The third model is a combination that I would call a “store + community” model, represented by Hema. The operators have physical stores but also serve a large customer base online. Online sales are 60% of Hema’s total sales, with the food available online sourced from the same stock as that available in physical Hema stores. Food is delivered from nearby physical stores to the community by delivery persons assigned to each of the stores. On normal days, Hema is able to deliver food to customers in a 3km radius within 30 minutes. Over the past month, Hema has operated nonstop in China, including in Wuhan, the center of the epidemic. The dramatic increase in online orders caused staff shortages for sorting and delivery. To address the shortage, Hema hired temporary staff from local restaurants whose dine-in service is suspended during the outbreak.

This is an ambitious business model to capture both online and offline traffic, requiring a reliable logistic network and supply chain. The need to operate physical stores in addition to delivery and logistical services makes this the heaviest and least adaptable of all three models. It assures a better customer experience but at a higher cost, with the prices of Hema products tending to be among the highest.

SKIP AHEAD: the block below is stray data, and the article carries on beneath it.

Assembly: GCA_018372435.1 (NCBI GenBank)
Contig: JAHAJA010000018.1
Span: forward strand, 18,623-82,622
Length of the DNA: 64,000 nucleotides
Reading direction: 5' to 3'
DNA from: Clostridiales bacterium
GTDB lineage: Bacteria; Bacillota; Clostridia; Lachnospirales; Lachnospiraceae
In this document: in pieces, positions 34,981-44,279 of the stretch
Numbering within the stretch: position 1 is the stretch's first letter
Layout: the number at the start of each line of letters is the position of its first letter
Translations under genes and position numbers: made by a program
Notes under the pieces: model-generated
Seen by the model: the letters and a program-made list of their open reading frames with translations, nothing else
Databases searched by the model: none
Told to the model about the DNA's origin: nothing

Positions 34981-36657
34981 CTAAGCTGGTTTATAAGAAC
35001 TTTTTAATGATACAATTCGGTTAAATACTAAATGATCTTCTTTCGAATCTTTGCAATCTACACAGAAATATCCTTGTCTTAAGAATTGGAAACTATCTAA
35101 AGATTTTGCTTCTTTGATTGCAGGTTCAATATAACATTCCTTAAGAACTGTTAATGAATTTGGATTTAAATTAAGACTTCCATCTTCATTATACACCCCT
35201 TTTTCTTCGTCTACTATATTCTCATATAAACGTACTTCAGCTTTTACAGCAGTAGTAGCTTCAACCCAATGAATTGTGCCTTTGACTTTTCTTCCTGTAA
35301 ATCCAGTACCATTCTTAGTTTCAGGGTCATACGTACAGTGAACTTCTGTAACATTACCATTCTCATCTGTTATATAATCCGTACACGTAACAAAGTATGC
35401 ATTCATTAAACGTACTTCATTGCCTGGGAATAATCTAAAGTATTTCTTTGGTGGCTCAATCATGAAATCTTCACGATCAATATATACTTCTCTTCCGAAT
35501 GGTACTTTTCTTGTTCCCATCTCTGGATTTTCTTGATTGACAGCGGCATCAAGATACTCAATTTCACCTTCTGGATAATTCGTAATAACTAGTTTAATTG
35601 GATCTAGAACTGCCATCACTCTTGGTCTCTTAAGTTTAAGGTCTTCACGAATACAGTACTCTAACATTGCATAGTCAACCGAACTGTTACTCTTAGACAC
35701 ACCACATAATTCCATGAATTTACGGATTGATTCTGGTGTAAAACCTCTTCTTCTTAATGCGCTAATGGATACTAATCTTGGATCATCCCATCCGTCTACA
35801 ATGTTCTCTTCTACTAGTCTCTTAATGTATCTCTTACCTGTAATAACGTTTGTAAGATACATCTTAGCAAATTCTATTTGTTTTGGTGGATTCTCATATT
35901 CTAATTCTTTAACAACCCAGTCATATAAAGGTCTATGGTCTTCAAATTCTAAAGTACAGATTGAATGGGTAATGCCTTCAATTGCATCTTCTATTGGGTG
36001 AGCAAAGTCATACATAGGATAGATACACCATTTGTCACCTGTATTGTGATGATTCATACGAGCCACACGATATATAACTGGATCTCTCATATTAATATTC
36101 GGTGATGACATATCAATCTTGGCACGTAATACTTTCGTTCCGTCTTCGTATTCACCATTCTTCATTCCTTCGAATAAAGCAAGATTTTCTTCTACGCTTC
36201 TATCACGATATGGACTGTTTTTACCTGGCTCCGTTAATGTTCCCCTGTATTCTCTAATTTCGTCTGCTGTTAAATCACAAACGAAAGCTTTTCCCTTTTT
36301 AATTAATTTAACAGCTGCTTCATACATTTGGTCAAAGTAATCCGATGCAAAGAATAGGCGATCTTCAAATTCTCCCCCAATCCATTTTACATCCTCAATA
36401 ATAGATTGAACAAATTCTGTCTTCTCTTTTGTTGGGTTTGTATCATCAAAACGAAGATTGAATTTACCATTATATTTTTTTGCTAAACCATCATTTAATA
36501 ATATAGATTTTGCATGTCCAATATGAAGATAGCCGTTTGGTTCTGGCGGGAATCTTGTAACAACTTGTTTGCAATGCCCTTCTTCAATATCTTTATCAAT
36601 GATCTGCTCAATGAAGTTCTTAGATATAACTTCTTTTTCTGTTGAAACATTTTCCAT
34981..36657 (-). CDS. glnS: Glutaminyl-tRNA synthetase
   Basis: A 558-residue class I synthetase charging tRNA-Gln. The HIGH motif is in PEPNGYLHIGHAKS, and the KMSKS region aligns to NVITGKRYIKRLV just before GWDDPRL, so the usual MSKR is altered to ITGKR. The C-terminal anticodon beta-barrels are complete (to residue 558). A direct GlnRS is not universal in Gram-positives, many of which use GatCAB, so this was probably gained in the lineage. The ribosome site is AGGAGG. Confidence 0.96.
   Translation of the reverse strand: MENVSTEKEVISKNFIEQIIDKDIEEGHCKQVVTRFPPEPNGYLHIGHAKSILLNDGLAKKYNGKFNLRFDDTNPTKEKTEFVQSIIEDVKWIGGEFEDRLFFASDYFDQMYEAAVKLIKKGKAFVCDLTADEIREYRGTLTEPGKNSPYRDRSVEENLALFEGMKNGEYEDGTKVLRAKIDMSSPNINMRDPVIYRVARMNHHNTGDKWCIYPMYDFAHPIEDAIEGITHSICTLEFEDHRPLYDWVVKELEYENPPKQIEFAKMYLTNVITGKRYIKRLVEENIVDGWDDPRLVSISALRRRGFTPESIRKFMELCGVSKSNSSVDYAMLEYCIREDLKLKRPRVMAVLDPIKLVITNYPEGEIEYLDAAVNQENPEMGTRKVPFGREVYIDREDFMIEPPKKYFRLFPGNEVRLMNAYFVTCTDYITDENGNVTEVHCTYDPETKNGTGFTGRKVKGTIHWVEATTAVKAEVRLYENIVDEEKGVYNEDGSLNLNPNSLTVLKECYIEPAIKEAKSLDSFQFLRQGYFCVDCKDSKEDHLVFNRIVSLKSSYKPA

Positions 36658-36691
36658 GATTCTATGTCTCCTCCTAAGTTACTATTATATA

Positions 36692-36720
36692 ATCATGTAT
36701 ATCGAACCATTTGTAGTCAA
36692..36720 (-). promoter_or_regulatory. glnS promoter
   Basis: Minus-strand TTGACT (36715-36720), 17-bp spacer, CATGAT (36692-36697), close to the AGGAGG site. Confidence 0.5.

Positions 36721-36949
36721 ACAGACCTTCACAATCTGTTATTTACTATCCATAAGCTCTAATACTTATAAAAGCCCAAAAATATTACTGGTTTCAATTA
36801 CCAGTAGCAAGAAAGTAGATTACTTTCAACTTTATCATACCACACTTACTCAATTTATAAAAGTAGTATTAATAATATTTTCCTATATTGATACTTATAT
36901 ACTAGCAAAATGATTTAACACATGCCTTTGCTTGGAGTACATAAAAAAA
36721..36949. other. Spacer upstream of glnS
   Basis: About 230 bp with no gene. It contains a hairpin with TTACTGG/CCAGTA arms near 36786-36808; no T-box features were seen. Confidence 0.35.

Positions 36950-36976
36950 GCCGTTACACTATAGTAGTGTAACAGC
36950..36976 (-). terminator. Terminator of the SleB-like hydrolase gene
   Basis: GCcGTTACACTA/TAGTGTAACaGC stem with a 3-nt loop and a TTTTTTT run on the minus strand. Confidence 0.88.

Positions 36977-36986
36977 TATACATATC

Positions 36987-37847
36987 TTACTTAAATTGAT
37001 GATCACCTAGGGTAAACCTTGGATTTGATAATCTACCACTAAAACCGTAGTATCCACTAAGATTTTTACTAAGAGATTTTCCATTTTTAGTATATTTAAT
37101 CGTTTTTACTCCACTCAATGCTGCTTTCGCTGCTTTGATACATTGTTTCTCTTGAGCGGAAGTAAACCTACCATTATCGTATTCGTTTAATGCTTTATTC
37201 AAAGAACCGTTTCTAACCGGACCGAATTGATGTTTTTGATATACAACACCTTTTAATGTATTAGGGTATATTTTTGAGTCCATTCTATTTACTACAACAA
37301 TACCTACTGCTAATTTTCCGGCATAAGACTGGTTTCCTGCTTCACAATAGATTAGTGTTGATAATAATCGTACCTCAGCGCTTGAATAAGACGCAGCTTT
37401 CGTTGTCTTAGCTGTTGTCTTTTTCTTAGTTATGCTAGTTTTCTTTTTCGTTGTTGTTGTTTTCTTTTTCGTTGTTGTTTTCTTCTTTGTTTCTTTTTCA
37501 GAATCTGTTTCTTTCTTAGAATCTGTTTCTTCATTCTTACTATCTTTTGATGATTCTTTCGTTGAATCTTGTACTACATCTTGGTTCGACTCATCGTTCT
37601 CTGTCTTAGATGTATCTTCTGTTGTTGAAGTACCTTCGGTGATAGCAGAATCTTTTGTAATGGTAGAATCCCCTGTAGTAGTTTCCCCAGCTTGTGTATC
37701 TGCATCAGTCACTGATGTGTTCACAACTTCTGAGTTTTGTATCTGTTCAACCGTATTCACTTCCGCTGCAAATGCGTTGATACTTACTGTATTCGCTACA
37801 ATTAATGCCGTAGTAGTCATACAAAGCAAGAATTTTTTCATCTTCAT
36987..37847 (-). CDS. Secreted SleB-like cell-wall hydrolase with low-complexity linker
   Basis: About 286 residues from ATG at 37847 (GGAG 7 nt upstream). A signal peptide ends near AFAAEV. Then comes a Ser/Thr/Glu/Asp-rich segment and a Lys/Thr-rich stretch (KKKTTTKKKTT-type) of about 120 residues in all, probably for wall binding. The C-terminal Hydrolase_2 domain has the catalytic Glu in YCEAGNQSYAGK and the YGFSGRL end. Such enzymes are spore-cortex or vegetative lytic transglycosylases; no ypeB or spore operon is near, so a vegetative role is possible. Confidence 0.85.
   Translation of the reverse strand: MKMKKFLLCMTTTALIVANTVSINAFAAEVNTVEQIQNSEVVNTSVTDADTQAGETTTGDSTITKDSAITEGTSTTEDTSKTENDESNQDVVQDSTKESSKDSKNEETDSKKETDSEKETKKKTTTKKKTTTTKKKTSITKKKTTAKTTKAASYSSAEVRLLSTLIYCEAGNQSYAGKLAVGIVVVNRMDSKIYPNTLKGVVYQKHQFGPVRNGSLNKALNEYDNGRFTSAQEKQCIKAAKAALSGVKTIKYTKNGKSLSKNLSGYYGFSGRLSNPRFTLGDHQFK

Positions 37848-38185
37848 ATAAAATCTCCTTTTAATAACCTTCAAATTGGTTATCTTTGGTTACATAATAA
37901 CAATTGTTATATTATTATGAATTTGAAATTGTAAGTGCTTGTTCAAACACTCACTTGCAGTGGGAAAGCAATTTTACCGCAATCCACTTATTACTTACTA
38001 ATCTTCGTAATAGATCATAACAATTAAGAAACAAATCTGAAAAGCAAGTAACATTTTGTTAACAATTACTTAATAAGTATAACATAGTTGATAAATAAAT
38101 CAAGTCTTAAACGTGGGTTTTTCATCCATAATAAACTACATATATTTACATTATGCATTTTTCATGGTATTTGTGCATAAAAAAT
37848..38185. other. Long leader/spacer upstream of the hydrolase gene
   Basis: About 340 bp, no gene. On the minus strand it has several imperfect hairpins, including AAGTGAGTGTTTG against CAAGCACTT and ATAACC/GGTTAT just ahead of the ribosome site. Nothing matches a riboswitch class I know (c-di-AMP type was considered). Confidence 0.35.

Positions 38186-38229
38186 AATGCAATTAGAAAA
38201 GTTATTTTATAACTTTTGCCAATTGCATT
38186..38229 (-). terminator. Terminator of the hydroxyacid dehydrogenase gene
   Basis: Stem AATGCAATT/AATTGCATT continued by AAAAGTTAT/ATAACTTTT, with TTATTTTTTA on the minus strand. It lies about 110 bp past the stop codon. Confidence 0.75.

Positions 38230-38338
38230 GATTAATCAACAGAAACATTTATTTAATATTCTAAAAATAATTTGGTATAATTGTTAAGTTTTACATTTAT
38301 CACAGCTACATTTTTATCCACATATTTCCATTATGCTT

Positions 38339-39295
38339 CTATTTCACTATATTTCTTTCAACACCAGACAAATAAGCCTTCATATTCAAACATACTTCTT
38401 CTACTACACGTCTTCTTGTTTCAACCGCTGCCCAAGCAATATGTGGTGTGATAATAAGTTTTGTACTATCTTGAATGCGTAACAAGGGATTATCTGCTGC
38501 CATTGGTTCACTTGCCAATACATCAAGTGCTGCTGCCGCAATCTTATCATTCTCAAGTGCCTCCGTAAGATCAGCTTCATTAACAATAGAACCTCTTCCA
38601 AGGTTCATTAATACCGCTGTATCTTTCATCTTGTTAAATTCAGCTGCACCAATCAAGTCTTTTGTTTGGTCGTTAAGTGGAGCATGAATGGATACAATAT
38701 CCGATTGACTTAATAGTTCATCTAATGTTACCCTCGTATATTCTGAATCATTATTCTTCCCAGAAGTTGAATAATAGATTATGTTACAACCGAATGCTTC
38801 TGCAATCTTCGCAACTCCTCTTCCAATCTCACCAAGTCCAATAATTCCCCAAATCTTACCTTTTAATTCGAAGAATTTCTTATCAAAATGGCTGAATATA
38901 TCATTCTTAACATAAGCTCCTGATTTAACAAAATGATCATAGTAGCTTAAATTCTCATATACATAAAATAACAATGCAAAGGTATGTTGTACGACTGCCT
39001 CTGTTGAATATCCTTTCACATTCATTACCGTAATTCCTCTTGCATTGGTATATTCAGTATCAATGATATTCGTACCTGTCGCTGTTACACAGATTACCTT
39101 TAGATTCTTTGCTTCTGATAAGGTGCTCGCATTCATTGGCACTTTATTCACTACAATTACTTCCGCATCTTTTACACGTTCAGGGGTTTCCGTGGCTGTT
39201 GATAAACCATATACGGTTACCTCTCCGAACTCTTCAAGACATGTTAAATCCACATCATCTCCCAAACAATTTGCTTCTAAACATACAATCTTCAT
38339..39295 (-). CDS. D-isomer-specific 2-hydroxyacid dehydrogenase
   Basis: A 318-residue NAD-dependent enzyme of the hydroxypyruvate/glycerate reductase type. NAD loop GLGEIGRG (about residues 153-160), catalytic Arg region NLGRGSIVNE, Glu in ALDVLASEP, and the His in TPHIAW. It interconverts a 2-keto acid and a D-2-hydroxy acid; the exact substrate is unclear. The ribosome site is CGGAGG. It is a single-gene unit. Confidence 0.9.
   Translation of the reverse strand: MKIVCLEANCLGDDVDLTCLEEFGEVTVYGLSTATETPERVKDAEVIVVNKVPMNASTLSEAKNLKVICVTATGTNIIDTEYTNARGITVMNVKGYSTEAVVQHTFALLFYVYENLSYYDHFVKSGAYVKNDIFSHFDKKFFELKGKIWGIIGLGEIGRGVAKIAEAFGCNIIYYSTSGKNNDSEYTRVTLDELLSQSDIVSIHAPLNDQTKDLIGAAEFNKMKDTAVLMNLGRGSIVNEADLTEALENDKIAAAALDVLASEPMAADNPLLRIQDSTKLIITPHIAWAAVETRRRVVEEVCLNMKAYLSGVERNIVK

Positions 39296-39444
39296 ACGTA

After Amazon acquired Whole Foods in 2017, the company adopted a model that has been the closest to Hema’s. It relies on operating its own delivery network to ensure fresh food delivery. Just like JD, Amazon is working to expand its network, realizing that a stronger network opens up opportunities for customers not served by the current ecosystem. In 2019, Amazon started to offer select customers the opportunity to use Amazon Shipping as an alternative for FedEx or UPS.